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Cities, county break ground on joint animal shelter
Officials from the cities of Ceres, Hughson, Modesto, Patterson and Waterford gathered with county officials outside of Ceres yesterday to break ground on a joint $8.7 million animal shelter.

The new 33,358-square-foot animal shelter will be constructed at the County Center at the corner of Service and Crows Landing roads to will replace the current facility on Finch Road built in 1973. County officials say the facility is woefully inadequate and that materials used in the shelter are more prone to spread diseases to the animals held there. The aging shelter was never built to hold the large number of unwanted animals that are left each year.

The new shelter is being constructed by Diede Construction and is expected to be completed by Dec. 15, 2010.

"The county is pleased to usher in a new era of collaboration between Stanislaus County and the cities ... and to kick off the construction of the new Animal Shelter," said Jim DeMartini, chairman of the Board of Supervisors. "The new shelter, along with the public and private spay neuter program, community education and the encouragement of responsible pet ownership, is a community-based approach to reduce the tragic high number of unwanted animals in our area."

DeMartini said the new center is one element to reducing the numbers of unwanted animals coming into the facility. Currently about 21,000 unwanted dogs and cats are brought to the shelter, many of which are ultimately destroyed.

The other element will be the establishment of a countywide low-cost spay-neuter program. The new shelter will sport a spay-neuter clinic and will have enough room for 563 animals.

The county's goal is to lower the amount of unwanted pets. During the 2008-09 fiscal year the county spent $1.7 million to destroy 14,357 animals, of which 9,900 were cats.

The goal is to encourage community groups to work together to promote the spaying and neutering of animals, which in turn will assist with the problem of pet overpopulation. The county would like to see the existing facility used for spaying and neutering operations.

County officials plan to provide low-cost spay and neuter services in a 1,635-square-foot section of the shelter through Stanislaus Area Veterinarians for the Economically Disadvantaged, (SAVED Inc.) Those services would be offered on a non-profit basis to the poorest families in the county and include an estimated 3,000 sterilization procedures the first year.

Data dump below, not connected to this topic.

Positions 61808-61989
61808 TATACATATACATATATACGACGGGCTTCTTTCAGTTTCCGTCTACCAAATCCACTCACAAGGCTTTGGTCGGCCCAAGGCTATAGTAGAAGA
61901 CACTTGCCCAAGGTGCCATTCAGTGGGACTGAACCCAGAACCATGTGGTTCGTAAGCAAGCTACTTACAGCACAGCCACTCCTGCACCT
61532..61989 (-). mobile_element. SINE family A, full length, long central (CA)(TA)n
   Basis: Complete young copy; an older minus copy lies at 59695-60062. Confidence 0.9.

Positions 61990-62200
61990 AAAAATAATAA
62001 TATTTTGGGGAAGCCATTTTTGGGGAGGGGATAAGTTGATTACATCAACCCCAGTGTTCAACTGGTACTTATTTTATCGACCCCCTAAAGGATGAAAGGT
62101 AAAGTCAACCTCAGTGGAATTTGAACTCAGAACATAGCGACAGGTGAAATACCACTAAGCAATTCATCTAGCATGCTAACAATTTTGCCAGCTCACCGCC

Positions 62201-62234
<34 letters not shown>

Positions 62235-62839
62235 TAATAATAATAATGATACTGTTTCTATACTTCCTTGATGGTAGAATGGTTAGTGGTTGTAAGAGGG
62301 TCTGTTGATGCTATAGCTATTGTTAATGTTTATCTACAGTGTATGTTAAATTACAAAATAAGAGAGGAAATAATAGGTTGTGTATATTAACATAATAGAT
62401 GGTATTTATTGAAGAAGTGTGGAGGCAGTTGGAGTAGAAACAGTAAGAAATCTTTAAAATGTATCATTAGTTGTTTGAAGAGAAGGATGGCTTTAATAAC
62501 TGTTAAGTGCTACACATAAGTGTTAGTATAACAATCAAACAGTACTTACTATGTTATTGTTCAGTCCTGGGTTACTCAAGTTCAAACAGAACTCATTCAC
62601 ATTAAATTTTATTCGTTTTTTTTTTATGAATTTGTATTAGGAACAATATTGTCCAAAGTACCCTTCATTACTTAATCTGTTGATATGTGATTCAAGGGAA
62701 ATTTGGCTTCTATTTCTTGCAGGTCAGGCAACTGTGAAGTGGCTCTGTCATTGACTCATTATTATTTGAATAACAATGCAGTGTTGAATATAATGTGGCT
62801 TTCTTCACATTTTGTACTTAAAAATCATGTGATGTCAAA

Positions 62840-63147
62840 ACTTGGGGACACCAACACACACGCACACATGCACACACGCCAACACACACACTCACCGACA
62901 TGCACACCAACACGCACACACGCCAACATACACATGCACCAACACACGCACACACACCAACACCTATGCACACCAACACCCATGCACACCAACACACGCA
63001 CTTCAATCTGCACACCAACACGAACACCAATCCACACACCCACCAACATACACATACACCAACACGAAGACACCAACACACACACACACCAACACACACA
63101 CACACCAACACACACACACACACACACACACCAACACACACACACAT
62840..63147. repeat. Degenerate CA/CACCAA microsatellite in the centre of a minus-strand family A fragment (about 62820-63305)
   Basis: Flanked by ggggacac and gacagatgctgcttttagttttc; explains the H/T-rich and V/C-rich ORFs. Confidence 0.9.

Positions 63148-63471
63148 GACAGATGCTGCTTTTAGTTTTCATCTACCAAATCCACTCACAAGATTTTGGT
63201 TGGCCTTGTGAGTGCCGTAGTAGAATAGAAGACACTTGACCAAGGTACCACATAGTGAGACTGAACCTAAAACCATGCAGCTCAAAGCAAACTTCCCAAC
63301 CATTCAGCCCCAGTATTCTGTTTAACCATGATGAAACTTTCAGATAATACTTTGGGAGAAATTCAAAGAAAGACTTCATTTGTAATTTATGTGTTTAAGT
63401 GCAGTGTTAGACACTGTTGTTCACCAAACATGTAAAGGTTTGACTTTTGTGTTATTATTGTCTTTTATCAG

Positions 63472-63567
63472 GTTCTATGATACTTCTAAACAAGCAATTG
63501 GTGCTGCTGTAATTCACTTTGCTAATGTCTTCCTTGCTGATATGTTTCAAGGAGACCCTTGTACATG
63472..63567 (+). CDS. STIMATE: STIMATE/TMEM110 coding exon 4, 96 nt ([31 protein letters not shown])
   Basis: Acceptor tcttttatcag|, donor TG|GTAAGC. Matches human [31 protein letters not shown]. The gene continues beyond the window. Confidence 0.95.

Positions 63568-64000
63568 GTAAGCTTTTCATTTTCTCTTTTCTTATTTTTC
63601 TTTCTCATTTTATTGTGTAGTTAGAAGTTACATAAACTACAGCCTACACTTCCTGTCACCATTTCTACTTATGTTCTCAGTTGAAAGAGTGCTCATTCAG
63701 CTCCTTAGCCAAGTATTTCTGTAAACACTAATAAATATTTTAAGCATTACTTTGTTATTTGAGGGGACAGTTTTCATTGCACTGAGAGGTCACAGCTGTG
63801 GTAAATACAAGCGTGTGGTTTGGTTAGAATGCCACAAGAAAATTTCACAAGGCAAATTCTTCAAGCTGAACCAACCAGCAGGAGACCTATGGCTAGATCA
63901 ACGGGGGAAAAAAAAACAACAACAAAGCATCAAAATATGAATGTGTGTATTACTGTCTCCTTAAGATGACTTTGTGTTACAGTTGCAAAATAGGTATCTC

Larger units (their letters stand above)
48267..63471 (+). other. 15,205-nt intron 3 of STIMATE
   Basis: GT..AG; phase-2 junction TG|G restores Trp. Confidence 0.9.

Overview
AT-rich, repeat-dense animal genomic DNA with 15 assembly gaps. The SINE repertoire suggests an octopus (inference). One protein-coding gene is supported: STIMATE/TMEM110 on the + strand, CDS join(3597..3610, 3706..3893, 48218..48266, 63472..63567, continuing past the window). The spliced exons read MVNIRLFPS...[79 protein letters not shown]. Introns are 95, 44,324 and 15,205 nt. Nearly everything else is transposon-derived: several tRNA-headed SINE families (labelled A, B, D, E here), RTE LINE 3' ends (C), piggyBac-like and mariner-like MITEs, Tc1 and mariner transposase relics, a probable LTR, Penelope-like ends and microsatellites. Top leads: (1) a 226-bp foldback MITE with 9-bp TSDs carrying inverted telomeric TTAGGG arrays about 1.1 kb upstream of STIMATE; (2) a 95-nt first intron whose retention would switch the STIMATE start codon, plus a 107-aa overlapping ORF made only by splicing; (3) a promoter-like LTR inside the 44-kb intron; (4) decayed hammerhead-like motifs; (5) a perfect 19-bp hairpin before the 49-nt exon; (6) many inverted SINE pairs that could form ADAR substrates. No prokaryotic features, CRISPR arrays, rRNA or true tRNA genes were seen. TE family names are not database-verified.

Fees for sterilizing cats would range from $35 to $50 for low-income owners and $30 to $40 for very low-income owners. Sterilization fees for dogs would be $65 to $120 for low-income owners and $50 to $85 for very low-income.

The shelter will be operated under a joint powers authority agreements between the cities and county. Ceres taxpayers are also on the hook for annual costs of animal control services and using the shelter for unwanted and corraled dogs and cats. The city expects those costs to be $282,000 annually but offset by estimated revenues of $130,000 for a total cost of $152,000 each year.

City Manager Brad Kilger said he felt the shelter arrangement and costs were the "best deal under the circumstances." He said the city could not run its own shelter for less money. Turlock and Patterson were able to have their own facilities because they were constructed years before costs rose to what they are today.

Supervisor Vito Chiesa of Hughson said he hopes the shelter JPA serves as a model for other county-city partnerships.

"I'd like to see more joint ventures," said Chiesa. "If this model is successful maybe we can explore other partnerships. It's going to be a long time before we're back to a resource level."

The county will finance construction of the project through a loan from their 2006 tobacco bond tax revenues and paid back over 25 years. Ceres' annual share of the debt payment will be $38,195 this year and $63,821 per year until 2035.